At a meeting of the Oxford City Council on Tuesday, Feb. 7, the council announced that Differdange, Luxembourg is being named Oxford’s “Sister City,” an agreement meant to signify the bond the cities share and improve cultural understanding between the two communities.

This announcement was formalized Monday, March 20 at a public signing at Oxford’s Lane Library. The signing followed a weekend visit from two delegates representing Differdange, both public officials in their home city.

Tom Ulveling, a councilman in Differdange, and Henri Krecki, secretary of Differdange, spent the weekend attending various meetings around Oxford and at Miami University.

Differdange, the third largest city in Luxembourg, is no stranger to this sort of relationship. The town is home to the Miami University Dolibois European Center, well-known to many Miami students and faculty who have spent summers, winters, semesters and year-long stints on the Luxembourg campus.

The center has hosted the well-attended study abroad program since the 1960s, boasting hundreds of graduates. It is also home to the Summer Humanities Institute and is a stop on FSB’s summer abroad tour.

The concept of “Sister Cities” was first initiated by President Eisenhower after World War II and was designed to promote these kinds of bonds between culturally different areas, and, by doing so, to initiate “citizen-to-citizen” diplomacy.

Karla Guinigundo, director of global partnerships in Miami’s Global Initiatives program, thinks this partnership will encourage just that.

“This will build on what is almost a 50 year relationship between the university and the city of Differdange and expand that relationship into people in the communities,” Guinigundo said.

She noted that this new designation is not unexpected.

“The Sister City concept has been discussed for a while, and with the reorganization of the Global Initiatives department at Miami, establishing the formal Sister City relationship has become a priority,” Guinigundo said.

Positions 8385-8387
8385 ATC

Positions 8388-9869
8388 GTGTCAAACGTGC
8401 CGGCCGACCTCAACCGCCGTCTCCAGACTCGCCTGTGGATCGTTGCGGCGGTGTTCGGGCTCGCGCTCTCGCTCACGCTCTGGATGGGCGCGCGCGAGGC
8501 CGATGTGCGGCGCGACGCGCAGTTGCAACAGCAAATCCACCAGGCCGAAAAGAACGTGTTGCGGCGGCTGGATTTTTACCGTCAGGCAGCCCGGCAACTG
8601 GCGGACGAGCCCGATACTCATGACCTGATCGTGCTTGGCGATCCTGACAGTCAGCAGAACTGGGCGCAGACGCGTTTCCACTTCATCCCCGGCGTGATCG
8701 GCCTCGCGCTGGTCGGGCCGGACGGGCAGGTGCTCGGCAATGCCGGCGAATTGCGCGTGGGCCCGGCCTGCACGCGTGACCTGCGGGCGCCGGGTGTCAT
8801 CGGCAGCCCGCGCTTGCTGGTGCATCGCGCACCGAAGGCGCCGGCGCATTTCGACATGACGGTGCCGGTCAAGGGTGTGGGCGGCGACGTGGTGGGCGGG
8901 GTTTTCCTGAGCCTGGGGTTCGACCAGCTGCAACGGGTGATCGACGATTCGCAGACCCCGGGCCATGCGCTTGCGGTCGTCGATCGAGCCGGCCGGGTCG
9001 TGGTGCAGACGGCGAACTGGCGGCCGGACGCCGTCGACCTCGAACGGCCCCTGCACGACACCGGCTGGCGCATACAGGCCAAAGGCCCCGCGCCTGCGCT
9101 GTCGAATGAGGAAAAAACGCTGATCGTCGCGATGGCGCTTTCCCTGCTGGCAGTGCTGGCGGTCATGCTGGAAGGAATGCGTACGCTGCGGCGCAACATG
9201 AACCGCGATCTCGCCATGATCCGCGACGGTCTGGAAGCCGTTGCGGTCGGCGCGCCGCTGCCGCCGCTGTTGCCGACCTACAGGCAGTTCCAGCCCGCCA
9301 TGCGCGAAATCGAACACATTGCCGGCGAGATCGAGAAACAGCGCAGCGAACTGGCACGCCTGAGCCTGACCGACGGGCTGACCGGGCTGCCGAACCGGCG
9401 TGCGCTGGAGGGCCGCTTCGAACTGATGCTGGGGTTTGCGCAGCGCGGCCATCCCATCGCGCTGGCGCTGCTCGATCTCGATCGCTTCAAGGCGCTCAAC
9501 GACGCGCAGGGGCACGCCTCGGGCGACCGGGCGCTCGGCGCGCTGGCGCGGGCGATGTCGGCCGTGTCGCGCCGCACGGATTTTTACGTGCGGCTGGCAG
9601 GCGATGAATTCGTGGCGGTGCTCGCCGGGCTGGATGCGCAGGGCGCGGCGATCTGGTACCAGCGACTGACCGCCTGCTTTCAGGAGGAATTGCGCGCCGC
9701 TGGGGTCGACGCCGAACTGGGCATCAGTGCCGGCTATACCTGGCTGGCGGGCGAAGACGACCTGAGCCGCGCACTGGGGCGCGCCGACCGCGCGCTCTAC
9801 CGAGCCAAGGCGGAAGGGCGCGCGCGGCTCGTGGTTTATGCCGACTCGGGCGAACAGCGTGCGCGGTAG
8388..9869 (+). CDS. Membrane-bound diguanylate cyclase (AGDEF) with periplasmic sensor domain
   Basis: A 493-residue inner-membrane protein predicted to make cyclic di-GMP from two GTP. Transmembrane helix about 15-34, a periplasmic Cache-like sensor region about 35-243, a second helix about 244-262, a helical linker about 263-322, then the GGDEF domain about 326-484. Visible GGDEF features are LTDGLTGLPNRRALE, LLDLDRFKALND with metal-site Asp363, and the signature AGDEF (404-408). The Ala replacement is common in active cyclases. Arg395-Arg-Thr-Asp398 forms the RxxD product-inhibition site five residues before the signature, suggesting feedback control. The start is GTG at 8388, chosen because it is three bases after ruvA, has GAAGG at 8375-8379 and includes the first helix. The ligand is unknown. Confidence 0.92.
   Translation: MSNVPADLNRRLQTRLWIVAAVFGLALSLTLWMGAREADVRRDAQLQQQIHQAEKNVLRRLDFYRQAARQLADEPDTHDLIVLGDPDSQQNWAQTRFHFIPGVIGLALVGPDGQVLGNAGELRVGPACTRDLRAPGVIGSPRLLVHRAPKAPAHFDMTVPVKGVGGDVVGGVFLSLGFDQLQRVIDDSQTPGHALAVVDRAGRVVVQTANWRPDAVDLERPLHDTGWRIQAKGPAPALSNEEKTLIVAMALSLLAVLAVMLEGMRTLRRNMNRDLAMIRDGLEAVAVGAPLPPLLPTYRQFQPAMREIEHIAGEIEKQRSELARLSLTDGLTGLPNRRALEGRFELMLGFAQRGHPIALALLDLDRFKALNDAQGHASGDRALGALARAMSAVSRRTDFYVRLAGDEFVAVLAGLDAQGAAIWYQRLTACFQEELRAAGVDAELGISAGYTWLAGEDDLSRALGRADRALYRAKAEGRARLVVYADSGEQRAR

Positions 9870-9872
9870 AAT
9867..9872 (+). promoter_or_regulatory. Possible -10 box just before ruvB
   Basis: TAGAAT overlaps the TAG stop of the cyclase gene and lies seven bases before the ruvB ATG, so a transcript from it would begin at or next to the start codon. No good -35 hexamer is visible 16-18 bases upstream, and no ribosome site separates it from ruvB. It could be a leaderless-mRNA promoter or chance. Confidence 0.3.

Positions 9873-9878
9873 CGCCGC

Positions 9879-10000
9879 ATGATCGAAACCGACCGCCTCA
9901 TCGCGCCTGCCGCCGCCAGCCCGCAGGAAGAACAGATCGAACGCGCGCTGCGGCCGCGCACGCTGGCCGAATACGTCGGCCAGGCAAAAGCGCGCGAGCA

Although the communities of Oxford and Differdange have many differences, Miami’s Luxembourg presence has created a certain kinship between them. Across the street from MUDEC is a bar with a Miami flag hanging from the ceiling and walls so crowded with signed t-shirts from previous cohorts that the Miami student signatures number in the hundreds.

In Oxford, returning faculty and students bring home knowledge about Luxembourgish culture, new language proficiencies and a tangible bond grounded in that place.

“Both Oxford and Differdange display a great deal of integrity towards their communities and the diverse populations they host,” said junior Sophia Marcum, who attended the MUDEC program in the Spring of 2016. “I have confidence that becoming Sister Cities will only strengthen endeavors to serve their respective citizens. I hope this arrangement will create opportunities”

In many ways, this announcement has served to formalize what is already known to many Oxford and Differdange residents alike; that each of these communities embody a sense of home that spans their municipal borders, and that each can provide to the other a place for cultural exposure, education and enjoyment across the world.

 

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